Posted by Marjie Sokoll
“One ought to enter old age the way one enters the senior year at a university, in exciting anticipation of consummation.” -Abraham Joshua Heschel
I first met Rabbi Rachel Cowan in New York City at a Jewish healing conference. It was November 3, 1998 and I was 44 years old. At the time, I could never have imagined that 16 years later on the very same date, I would have the privilege of helping bring her to Boston where she would introduce her pioneering work on Wise Aging.
However, on November 3, 2014, Rabbi Cowan, along with two other trainers, came to JF&CS to facilitate a two-day training for 36 participants! Participants included rabbis, cantors, psychotherapists, social workers, chaplains, Jewish educators, synagogue members/lay leaders, and staff members from Hebrew Senior Life, the JCC, and four of my JF&CS colleagues who work with older adults. These 36 can now bring what they learned back to their communities.
JF&CS is very excited to be one of the first communities in the country to launch the Wise Aging Project with an innovative curriculum created by Rabbi Cowan, co-founder of the Institute for Jewish Spirituality (IJS), and her colleague, Dr. Linda Thal. Their book, Wise Aging: Living with Joy, Resilience, & Spirit, will be published by Behrman House in early spring.
As the Wise Aging curriculum teaches, “Not only are we living longer than past generations, we are beginning to expect that we might. These healthy years of aging are not the caboose at the end of the life train. Rather they are a whole new car added towards the end – full of potential.”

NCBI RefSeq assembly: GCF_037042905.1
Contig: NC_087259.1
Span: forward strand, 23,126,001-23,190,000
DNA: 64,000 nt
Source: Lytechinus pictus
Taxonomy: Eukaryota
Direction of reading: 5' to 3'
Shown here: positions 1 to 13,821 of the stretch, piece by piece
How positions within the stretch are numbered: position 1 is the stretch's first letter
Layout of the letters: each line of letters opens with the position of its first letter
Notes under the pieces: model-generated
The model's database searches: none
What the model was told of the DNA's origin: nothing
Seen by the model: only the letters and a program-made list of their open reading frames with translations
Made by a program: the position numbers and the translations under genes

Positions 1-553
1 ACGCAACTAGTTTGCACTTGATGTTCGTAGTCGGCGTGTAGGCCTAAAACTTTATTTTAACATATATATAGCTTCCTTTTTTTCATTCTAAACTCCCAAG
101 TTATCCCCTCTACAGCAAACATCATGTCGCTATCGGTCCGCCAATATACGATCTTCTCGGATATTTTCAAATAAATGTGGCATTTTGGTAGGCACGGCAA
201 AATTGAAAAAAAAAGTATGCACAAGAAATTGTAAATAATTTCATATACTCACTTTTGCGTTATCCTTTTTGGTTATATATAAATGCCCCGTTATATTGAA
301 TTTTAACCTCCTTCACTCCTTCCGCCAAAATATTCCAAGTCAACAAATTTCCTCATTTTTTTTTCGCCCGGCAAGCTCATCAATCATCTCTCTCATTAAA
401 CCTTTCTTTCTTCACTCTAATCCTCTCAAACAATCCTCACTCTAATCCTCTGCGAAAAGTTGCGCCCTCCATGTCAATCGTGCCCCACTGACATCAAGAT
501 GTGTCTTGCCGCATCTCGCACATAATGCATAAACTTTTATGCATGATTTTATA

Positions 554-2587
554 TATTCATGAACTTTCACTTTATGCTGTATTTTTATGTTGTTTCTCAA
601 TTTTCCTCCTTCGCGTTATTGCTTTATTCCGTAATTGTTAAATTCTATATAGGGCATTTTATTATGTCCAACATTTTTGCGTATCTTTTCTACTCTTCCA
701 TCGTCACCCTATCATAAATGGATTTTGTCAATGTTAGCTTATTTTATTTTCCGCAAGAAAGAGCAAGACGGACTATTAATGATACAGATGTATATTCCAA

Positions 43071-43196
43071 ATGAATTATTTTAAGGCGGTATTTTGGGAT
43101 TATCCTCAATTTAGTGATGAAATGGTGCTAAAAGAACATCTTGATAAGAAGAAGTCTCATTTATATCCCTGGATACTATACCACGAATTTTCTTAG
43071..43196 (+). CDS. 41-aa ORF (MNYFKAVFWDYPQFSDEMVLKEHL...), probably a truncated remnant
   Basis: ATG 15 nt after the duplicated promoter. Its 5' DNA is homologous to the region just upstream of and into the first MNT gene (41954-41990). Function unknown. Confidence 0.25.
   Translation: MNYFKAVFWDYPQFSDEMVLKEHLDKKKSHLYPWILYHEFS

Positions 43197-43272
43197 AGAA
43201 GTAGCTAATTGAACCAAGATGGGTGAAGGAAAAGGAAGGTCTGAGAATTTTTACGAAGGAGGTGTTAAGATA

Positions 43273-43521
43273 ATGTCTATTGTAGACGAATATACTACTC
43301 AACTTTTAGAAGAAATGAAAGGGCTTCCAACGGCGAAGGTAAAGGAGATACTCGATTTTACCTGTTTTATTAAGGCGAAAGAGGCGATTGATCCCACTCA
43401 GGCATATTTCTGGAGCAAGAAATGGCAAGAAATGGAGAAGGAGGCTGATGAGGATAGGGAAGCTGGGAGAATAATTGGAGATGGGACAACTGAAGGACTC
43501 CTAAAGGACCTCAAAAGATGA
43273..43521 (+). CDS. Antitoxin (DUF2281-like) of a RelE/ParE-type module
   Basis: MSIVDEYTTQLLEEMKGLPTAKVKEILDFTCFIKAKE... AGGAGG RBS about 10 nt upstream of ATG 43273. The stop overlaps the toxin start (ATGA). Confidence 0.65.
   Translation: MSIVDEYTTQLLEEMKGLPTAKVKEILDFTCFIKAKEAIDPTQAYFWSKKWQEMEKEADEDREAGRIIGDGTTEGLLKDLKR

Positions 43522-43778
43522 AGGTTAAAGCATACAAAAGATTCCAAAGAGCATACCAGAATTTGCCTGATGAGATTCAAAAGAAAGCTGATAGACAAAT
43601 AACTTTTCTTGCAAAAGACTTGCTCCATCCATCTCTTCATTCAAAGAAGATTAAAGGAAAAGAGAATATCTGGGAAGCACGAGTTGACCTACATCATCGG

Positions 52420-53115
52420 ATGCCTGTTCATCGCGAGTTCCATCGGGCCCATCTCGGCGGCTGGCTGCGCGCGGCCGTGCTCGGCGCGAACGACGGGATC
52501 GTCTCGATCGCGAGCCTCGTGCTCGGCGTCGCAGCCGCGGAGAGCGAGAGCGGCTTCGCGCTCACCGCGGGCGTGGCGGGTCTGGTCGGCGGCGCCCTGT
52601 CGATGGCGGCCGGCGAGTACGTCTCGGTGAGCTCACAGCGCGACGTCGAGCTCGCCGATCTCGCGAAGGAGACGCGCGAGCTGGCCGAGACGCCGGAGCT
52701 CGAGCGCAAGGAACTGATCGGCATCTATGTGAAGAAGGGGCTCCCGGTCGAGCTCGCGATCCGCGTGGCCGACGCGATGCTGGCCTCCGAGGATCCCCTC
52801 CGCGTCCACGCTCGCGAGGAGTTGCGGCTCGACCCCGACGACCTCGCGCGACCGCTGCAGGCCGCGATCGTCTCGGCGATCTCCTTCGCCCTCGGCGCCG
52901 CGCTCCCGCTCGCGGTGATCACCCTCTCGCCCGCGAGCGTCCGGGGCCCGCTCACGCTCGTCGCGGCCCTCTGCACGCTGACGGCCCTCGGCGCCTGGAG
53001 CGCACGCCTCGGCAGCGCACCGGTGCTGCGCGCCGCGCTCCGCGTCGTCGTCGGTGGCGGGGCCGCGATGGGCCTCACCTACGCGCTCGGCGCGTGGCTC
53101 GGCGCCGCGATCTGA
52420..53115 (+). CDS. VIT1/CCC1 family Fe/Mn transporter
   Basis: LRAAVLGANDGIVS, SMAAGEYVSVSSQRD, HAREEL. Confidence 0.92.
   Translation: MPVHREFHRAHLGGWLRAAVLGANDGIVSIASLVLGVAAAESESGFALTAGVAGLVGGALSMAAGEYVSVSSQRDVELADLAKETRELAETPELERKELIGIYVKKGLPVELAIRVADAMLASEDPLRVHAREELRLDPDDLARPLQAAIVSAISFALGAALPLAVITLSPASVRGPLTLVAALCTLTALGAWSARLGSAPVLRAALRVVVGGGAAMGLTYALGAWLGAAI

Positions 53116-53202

Here at JF&CS, we have been excited about this work for a while. Last March I began facilitating a Wise Aging group for staff members who work with older adults. In one of the sessions, we experienced an eye-opening exercise when we shared what we found to be surprising, scary, and good about aging. What we learned is that many of the feelings we have as professionals and as human beings are shared by our clients who express similar feelings about aging – the surprising and the good along with the scary. This was a profound insight!
Looking ahead, my colleague Barbara Sternfield and I will have the opportunity to lead a Wise Aging workshop at the annual LimmudBoston conference. And in addition to the support offered by IJS, we will gather trainees at JF&CS for networking and support.
Now that I am 60 years old, and finally old enough to do the work of Wise Aging, my hope is that this is just the beginning of making this important work available to our community and beyond.
This training was made possible by the generous support of The Rita J. and Stanley H. Kaplan Family Foundation; Nancy and Mark Belsky, Susan B. Kaplan, and Scott K. Belsky in honor of Rita Joan Gwirtzman Kaplan and her devoted work with the aged.
Marjorie U. Sokoll, MEd, Director of Jewish Life and Healing, is the founder and director of JF&CS Jewish Healing Connections, which helps ensure that people feel a sense of connection when facing the challenges of illness, loss, or isolation by offering spiritual and communal supports to provide hope, comfort, and wholeness guided by Jewish tradition. “It is not good for people to be alone.” (Genesis 2:18). Marjie also provides spiritual support for the JF&CS Parkinson’s Family Support Program, is a founding partner at the Kalsman Institute for Judaism and Health, and holds a certificate of thanatology from the National Center for Death Education.